Flash-forward to 2015 and the place has become a haven for border jumpers as well as notorious amagumaguma — a derisive term for men and women who make it their business to assist border jumpers to illegally cross into South Africa for a living. Tales abound of people turning up stark naked on the South African side, after being forced to surrender their clothes and other valuables to the gangs who would sooner rob the very people they are supposed to assist to cross over. Some have even been killed.
And as soon as one overcomes the challenges of amagumaguma, crocodiles and hippos in the river, a fresh risk presents itself in the form of lions, buffalo and other dangerous animals that could be encountered in the adjacent Kruger National Park.
South African security forces also lie in wait, ready to pounce and the bad news for border jumpers is that South Africa has just increased its contingents of soldiers to patrol the border in the aftermath of last month’s xenophobic attacks in that country which claimed at least seven lives. But all this has not stopped Zimbabweans of all ages, from both rural and urban areas, from seeking a fresh start away from the “trusted” Mugabe.
Social commentator and academic Mmeli Dube says it is difficult to tell how Afrobarometer could have arrived at its conclusion that Mugabe is trusted given the context of the pervasive fear under which most Zimbabweans live and such researches are conducted.
“We know the kind of fear that accompanies these surveys,” said Dube who is also director of Bulawayo Agenda, a non-governmental organisation that also frequently carries out surveys to test opinions on various socio-political, cultural and economic issues. You try to explain to people that you are only a researcher but they still fear you and find it difficult to trust you given the perceived omnipresence of intelligence officers who also often masquerade as researchers.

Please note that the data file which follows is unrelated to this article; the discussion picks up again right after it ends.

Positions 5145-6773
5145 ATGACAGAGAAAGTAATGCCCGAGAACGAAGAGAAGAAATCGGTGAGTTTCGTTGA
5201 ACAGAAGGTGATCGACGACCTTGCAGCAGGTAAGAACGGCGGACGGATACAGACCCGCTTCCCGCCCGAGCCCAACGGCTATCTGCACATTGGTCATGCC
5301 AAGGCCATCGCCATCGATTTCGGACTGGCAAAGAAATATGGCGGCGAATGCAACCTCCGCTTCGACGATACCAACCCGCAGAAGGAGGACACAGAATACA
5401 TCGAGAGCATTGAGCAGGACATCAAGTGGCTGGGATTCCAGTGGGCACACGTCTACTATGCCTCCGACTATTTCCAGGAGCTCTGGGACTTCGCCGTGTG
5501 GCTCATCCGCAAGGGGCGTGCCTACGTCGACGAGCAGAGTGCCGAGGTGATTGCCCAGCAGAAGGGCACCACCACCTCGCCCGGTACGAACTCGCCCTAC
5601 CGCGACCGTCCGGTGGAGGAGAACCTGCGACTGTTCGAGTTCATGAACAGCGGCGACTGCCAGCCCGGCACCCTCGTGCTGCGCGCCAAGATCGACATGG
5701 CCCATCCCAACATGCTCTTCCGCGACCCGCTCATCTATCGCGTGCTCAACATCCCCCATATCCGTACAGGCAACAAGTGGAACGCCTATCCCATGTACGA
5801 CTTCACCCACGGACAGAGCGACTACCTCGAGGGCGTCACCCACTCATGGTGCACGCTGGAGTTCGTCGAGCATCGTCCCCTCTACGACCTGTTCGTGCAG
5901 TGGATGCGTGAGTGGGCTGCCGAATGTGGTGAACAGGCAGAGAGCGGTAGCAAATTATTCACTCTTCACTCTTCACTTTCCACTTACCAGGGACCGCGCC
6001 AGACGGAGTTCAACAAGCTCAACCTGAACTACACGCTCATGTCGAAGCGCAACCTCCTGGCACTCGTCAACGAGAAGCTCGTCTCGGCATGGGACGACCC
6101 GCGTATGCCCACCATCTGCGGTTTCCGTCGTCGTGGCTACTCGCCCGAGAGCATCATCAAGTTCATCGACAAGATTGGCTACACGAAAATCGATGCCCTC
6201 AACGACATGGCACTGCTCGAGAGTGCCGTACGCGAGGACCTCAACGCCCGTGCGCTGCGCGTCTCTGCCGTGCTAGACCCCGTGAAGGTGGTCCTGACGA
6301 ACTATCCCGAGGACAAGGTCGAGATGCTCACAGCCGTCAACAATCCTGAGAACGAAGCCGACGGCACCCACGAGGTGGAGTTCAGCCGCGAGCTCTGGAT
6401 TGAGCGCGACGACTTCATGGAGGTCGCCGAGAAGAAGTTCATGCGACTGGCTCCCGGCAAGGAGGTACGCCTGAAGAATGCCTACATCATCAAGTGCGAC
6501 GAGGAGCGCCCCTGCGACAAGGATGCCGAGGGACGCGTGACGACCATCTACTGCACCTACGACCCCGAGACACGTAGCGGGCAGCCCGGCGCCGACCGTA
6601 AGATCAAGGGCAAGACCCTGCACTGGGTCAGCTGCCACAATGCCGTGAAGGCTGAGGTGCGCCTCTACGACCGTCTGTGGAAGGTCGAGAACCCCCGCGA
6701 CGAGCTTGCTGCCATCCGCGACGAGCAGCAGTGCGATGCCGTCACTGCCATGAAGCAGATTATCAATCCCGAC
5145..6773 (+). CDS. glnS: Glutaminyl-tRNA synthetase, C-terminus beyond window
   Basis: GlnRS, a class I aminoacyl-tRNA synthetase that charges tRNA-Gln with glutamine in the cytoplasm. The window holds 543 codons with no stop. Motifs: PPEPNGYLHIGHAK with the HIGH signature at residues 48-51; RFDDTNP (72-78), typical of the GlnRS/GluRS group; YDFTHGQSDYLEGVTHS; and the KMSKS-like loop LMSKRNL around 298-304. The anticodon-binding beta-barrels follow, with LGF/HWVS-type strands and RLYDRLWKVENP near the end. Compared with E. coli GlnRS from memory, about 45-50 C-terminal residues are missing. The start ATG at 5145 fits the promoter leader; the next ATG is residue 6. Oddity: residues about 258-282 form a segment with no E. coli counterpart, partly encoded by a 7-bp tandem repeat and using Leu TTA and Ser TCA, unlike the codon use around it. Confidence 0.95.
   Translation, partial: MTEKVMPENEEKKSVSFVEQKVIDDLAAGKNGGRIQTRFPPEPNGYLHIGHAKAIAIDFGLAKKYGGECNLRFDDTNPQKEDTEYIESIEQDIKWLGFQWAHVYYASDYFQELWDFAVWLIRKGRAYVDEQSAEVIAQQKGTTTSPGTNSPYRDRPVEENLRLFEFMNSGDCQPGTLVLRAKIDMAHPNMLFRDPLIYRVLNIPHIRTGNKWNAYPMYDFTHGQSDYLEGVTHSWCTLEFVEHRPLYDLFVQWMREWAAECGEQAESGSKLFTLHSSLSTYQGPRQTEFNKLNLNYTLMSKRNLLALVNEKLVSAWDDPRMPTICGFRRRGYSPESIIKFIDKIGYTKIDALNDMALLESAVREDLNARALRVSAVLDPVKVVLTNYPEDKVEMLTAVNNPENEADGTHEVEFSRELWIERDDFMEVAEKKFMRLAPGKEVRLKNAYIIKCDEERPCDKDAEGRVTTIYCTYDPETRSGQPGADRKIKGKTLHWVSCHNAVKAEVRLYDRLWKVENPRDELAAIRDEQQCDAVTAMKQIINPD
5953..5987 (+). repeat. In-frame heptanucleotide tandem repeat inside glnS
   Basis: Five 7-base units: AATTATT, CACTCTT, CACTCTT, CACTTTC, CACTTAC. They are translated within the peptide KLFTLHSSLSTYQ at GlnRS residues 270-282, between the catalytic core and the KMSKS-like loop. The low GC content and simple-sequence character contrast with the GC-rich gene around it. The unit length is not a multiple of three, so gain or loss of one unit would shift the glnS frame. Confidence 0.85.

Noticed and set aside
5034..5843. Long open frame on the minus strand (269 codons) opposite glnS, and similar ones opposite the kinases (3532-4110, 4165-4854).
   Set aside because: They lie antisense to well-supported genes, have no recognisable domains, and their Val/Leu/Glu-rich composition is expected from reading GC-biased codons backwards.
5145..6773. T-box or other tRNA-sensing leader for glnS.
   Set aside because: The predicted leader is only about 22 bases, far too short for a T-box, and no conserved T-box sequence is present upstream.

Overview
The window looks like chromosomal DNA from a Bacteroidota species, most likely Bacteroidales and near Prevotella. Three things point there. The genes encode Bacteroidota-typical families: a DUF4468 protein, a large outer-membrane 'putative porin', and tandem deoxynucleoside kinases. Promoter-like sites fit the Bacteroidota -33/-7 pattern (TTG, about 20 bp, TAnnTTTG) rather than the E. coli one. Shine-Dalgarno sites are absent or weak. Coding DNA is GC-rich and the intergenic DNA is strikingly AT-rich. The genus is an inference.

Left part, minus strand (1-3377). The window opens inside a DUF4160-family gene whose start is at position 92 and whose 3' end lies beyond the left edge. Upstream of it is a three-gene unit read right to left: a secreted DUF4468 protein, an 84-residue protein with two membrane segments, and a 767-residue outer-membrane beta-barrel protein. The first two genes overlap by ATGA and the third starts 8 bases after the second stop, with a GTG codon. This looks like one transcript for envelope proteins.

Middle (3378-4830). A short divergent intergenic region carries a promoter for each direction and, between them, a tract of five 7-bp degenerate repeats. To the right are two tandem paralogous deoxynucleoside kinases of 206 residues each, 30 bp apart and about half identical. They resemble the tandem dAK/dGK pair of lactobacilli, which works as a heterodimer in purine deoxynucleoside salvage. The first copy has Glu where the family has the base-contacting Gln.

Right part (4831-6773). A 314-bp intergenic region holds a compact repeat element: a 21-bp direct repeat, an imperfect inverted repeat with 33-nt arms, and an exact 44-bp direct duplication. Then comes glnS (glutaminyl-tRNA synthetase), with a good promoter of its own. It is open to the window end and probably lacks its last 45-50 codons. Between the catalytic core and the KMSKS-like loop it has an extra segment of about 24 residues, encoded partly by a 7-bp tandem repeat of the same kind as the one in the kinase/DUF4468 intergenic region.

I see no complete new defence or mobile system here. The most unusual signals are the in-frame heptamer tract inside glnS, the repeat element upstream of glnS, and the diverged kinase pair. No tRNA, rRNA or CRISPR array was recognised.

“In all honesty, it is difficult to see how Afrobarometer would have earned the people’s trust to carry out this survey, especially in the rural areas where openly supporting the opposition is often dangerous.”
Dube also said the results of the survey are in stark contrast to the reality on the ground and “it is difficult to imagine people would trust the same Mugabe who is responsible for thousands migrating across the borders because of his economic mismanagement. It is also difficult to imagine them trusting the same Mugabe who runs a corrupt government that has ruined the economy, leading to company closures, retrenchments, job losses and poverty.”.
In any event, the question asked during the survey was vague as it is not clear what the respondents were supposed to trust — or distrust Mugabe for.
Trust him to cling to power? Trust him to steer the economy out of its current crisis or trust him to complete his term of office?
“Anyone can speculate as to what trust in this context means. It could mean that people trust Mugabe to remain steadfast on a position even if he is wrong or trust him to continue fighting the West incessantly or blaming others for his own failures,” Dube added.
And as Dube says, the situation on the ground contrasts starkly with Afrobarometer’s distorted findings.
Whether people trust Mugabe or not, the stark reality remains that unemployment is above 85% and despite Zanu PF’s electoral promises of over two million new jobs, company closures and retrenchments have quickened since he secured another term courtesy of 2013 elections marred by rigging claims.
Fear and intimidation persist in the country and the disappearance of journalist-turned political activist Itai Dzamara in March is a stark reminder of the dangers that await those that seek to directly challenge Mugabe’s long grip on power.